At 92 years old, Whang Od is the oldest and last Kalinga tattoo maker in the Philippines. Westerners travel from all over the world to get inked by her in a practice that dates back 1,000 years.
But unlike the equipment you’d find at a local tattoo shop, her tattoo machine is nothing more than a simple wooden stick with a crude needle on the end of it. After applying ink to the needle with her finger tip, she repeatedly taps the back end of the stick while moving the needle across the skin. Her tattoo designs are tribal in nature and one-of-a-kind. We’d imagine you’d have to have a high tolerance for pain to get one.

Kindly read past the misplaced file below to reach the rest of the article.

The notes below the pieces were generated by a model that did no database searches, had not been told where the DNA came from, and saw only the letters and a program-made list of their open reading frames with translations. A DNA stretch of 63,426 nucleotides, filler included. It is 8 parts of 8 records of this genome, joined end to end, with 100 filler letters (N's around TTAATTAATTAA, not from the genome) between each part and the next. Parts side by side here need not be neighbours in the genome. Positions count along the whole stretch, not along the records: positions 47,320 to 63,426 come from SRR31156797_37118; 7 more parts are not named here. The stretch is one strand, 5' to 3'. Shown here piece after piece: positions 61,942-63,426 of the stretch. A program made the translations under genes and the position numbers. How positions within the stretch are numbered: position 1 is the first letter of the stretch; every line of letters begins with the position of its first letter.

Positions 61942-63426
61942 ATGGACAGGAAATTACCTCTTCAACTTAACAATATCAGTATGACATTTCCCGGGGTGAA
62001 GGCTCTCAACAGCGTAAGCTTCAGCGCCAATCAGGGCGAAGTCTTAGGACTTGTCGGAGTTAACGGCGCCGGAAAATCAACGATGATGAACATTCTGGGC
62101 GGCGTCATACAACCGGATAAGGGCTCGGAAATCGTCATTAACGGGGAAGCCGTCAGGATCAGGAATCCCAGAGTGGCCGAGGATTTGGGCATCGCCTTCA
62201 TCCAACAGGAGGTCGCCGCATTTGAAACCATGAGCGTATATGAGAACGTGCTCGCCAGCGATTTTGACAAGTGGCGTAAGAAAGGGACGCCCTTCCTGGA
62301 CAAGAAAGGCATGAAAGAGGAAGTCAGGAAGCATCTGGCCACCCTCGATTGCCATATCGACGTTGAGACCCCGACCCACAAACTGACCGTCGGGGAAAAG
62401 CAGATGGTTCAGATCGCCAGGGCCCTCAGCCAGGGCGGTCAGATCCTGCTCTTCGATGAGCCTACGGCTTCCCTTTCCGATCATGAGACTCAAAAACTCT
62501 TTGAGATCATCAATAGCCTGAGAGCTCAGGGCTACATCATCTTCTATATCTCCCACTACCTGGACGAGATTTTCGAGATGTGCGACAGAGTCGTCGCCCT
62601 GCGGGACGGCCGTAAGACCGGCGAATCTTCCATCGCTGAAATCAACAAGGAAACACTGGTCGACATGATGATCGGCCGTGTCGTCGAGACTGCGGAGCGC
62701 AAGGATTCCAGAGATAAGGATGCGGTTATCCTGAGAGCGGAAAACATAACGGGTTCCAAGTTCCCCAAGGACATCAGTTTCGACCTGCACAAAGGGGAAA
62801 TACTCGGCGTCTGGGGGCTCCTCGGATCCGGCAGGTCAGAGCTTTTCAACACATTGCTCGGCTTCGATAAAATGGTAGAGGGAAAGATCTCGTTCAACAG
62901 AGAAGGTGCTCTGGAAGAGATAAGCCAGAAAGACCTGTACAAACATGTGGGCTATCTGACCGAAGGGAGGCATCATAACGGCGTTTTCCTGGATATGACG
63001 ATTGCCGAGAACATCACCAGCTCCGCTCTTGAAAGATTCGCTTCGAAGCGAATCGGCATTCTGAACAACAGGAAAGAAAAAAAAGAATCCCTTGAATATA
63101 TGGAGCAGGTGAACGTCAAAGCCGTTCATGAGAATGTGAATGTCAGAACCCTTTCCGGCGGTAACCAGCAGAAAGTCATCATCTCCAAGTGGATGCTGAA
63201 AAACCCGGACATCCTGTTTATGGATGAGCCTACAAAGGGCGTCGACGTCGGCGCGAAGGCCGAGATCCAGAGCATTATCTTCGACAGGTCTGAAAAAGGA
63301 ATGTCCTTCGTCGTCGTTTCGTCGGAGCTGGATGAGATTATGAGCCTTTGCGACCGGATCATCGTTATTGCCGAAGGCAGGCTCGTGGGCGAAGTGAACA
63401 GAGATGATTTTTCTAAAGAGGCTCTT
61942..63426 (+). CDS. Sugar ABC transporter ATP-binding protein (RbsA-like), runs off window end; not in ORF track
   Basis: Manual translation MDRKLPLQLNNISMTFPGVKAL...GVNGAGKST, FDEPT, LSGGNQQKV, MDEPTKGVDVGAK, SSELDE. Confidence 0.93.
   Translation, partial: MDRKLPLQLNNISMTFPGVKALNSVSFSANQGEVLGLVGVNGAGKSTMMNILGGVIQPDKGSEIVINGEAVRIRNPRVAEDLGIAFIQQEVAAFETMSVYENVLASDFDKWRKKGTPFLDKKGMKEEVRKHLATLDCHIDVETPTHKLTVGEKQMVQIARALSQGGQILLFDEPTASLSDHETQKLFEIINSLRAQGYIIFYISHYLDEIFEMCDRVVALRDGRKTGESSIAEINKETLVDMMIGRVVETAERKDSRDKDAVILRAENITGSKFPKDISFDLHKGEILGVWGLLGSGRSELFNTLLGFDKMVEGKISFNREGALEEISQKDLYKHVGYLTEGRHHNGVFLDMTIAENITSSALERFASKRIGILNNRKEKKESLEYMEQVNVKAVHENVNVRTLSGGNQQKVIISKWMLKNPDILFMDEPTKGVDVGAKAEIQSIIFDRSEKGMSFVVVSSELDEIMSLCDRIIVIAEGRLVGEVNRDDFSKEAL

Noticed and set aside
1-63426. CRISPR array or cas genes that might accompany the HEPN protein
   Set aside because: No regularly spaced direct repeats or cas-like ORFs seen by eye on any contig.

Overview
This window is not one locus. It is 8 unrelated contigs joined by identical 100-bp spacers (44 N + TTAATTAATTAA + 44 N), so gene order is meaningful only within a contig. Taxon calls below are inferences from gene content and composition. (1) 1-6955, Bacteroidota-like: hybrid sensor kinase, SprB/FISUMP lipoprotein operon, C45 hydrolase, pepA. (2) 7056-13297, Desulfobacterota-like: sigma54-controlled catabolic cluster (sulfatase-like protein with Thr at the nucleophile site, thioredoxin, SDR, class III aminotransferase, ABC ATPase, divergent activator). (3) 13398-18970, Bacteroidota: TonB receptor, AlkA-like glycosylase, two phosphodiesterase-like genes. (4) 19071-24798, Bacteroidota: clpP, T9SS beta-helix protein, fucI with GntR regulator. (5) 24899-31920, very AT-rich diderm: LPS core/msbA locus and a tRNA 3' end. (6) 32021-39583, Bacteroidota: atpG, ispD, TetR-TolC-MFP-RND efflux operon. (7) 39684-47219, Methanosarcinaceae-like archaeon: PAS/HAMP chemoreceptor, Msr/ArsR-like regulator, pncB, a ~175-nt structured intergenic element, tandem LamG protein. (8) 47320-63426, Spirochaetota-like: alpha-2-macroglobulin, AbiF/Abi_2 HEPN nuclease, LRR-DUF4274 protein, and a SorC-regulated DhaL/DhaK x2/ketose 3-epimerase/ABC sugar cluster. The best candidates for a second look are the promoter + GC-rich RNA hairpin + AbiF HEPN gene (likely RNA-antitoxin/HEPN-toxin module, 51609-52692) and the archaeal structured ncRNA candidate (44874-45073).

In Whang’s culture, tattoos are used as ornamentation. They symbolize feminine beauty and male courage. In the past, the tattoo was drawn as part of a culture of exchange that did not require money. But today, Whang tattoos as a way to make money to feed her village.
She has no children, so unless she is able to pass this ancient art form on to her sister’s granddaughter (she studies computer engineering at a university far away), the day Whang dies, a big part of her tribe’s culture will die away as well.
“I am very grateful for the visit of people from around the world who want a tattoo, because they give meaning to my life.”
Whang’s story was captured in this beautiful video by “Looking for Stories”, an online documentary web series where Joan Planas (filmmaker) and Ana Salvá (journalist) tell the stories from people and places around the world using video, photography and articles.